Seattle and Google to collaborate on broadband rollout?
Last week Google announced an ambitious plan to connect up to 500,000 households to its own fiber-to-the-home network that will deliver connections speeds up to 1 gigabit per second. By comparison, most Comcast and Verizon FIOS customers currently have 10-25 megabit connections. In the coming year or so, many of those traditional cable modem customers will see connection speeds increase upwards of 100 megabits but Google's speeds wou! ld still surpass some of the major ISPs tenfold.Part of Google's plans include working with cities and municipalities across the nation in order to partner up in this endeavor. One of the first, and largest, cities to jump on the Google-ISP bandwagon is Seattle. The day after Google's announcement, Mayor McGinn's office declared that Seattle would aggressively seek Google's cooperation to bring this fast network connection to the city's schools, libraries and homes.
From a policy standpoint, this could be a win-win for consumers and taxpayers. If Google really is interested in taking on an arguably money-losing project in order to bring enhanced broadband to Seattle, then bring it on.
But there are a couple of concerns. First, the arrangement must not imitate that of the myriad companies a! nd cities that entered into agreements for municipal Wi-Fi net! works. Numerous stories of failed or underperforming muni Wi-Fi networks clutter the issue backdrop (as we've already noted). Second, Google is a big backer of open access networks (e.g. Net Neutrality). So the concern is will the network that Google provides be subject to Net Neutrality provisions?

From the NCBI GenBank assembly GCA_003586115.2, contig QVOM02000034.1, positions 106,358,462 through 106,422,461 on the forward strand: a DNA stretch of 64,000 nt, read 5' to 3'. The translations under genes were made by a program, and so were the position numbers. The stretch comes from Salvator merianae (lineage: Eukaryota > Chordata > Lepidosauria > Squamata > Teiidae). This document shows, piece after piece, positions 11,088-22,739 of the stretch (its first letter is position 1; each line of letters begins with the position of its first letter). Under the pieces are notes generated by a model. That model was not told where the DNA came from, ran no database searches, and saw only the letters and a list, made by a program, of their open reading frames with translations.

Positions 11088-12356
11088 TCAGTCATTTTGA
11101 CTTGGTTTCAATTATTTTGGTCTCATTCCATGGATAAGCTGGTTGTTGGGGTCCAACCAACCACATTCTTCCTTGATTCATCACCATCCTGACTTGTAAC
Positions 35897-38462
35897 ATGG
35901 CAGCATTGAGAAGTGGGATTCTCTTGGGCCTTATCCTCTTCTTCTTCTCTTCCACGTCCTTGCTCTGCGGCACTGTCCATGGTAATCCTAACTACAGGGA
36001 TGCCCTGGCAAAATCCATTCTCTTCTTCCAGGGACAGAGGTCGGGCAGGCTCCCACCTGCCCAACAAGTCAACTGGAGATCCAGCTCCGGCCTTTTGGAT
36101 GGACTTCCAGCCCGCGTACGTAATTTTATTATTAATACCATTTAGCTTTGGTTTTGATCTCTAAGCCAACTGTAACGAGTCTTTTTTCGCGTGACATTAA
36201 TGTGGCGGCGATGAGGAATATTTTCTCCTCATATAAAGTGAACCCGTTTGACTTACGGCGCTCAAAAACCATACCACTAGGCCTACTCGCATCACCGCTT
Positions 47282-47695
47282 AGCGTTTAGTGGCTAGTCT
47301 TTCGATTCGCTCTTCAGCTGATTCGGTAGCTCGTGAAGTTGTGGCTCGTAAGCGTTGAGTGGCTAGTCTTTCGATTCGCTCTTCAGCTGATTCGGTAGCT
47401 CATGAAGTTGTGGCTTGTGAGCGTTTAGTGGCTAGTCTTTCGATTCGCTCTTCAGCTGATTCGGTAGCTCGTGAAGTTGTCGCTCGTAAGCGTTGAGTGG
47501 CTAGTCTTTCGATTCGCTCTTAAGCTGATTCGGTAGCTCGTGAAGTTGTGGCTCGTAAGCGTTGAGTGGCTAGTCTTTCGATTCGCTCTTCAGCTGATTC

Up until this point, Google has only been a content provider, but now wants to wade into the physical infrastructure provider territory. Google estimates that it wants to spend $1 billion on its effort, but seeing as how fiber-to-the-home is a very expensive proposition, I'm curious as to how many homes they can actually connect for $1 billion. Last year cable companies spent $14.4 billion in infrastructure expansion. Granted, the other ISPs are connecting millions of people as opposed to thousands, but Mayor McGinn must go into any arrangement with open eyes. Will Google pay for the cost of the network wholly? If not, who will pick up the rest? And should Seattle taxpayers have to fork over money for a really great network but which other national and local competitors are already working towards without public money?
As the FCC prepares to announce its long-awaited broadband roll-out plan (originally due today, February 17th but delayed until March 17th), snippets of the end goals have slipped out. Essentially, the Obama Administration and FCC want to ensure ubiquitous broadband connection for a completely networked society with speeds upwards of 100 Megabits. We as a nation are far from those laud! able goals and some creative collaboration with companies like Google c! ould be the best way to achieve networked infrastructure. But policymakers eager to come off looking like the good guys by bringing the big ISPs to their knees should know there is no free lunch.